Fly-tipped waste spotted during Operation Assist Photo: Folkestone and Hythe District Council
Officers from Folkestone & Hythe District Council joined those from Kent Police and the Environment Agency for Operation Assist, which took place on 17 November.
Staff from BT Open Reach, who were looking for stolen cable, were also in involved.
Areas where waste is either left or collected by unlicensed operators were covered, including builders’ yards, DIY stores and Highfield and Park Farm industrial estates, along with other parts of Folkestone, Cheriton and Hawkinge.
During the patrols, a large amount of fly-tipped waste (including household waste and furniture) was spotted at Harbour Way/Radnor Bridge Road junction in Folkestone, and a fixed penalty notice (FPN) was issued to the owner. Items from a property renovation were seen at Gloucester Place, Folkestone, and further checks are being made to identify the owner.
A man who was seen to drop litter was issued with an FPN; another was issued with an FPN for failing to display a no smoking sign in a commercial vehicle. A third man was arrested for driving while under the influence of drugs.
Officers were also on the lookout for vehicles of interest and while seven were stopped, they all had the correct paperwork and no further action was taken.
Cllr Stuart Peall, Cabinet member for Enforcement, Regulatory Services, Waste & Building control, said: “By joining forces with our police and Environment Agency colleagues, we once again show that we will protect our district from fly-tippers.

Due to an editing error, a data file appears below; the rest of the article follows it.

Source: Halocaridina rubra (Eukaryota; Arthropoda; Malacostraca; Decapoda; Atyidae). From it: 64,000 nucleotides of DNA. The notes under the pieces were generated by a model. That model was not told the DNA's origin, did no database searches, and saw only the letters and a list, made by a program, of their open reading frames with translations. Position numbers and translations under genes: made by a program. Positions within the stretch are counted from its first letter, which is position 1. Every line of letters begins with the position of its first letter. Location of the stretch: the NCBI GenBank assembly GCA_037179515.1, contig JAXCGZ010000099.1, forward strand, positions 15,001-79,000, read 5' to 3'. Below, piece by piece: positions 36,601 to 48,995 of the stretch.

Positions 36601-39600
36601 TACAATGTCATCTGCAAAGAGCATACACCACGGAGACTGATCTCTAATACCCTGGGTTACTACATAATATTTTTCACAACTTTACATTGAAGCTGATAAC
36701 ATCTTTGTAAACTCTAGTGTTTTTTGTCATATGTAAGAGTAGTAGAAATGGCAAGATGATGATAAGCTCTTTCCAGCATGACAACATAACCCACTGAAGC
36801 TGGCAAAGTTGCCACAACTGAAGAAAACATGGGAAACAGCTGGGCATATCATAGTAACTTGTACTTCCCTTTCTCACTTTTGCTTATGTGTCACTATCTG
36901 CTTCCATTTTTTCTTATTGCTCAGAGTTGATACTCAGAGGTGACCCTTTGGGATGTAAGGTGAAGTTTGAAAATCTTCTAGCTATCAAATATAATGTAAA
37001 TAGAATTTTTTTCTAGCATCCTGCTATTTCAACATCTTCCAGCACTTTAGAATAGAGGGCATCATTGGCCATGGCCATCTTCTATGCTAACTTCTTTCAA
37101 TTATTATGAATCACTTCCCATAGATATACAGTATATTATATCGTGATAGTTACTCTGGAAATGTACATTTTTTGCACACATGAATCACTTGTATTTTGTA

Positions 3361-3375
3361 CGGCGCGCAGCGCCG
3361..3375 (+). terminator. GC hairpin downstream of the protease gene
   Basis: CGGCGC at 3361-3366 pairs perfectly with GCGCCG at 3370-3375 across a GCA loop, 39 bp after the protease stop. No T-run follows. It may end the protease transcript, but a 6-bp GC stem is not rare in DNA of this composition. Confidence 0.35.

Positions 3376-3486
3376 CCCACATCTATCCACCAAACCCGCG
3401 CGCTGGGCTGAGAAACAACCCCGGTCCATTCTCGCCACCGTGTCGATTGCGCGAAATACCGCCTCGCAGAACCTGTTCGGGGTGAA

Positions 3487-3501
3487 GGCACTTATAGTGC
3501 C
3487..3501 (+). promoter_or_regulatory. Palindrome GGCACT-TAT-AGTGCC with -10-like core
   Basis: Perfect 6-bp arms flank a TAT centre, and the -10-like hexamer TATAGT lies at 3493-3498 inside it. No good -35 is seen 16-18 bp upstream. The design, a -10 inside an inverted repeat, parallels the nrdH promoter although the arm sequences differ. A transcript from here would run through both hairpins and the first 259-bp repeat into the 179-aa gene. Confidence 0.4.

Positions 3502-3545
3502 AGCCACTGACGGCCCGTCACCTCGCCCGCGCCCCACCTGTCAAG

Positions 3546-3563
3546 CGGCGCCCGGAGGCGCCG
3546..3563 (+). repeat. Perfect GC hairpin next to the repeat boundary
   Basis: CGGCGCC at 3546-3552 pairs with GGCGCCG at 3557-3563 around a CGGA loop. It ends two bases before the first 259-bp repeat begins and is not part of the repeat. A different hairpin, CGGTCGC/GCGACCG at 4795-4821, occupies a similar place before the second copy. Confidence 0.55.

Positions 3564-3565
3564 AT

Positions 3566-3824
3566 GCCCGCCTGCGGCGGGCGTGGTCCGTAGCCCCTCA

“Several vehicles were stopped during Operation Assist and while the drivers were able to produce valid documentation for the work they were doing, checks will continue in the fight against traders who do not have the correct licence.”
Sergeant Darren Walshaw, of the Rural Task Force, said: “We work closely with our local authority partners to tackle the issue of fly-tipping and send a message to those intent on illegally disposing of waste that it will not be tolerated.
“Fly-tipping is not just littering, it is organised criminality. The problem blights communities and some waste, like asbestos, can pose a significant health risk to the public.
“Everyone has a responsibility to tackle this issue and I would ask anyone having waste removed from their property to ensure that the person taking their rubbish is licensed to do so. Many are unaware that they may be fined if their rubbish is linked to their household, even if they have paid someone to dispose of it.”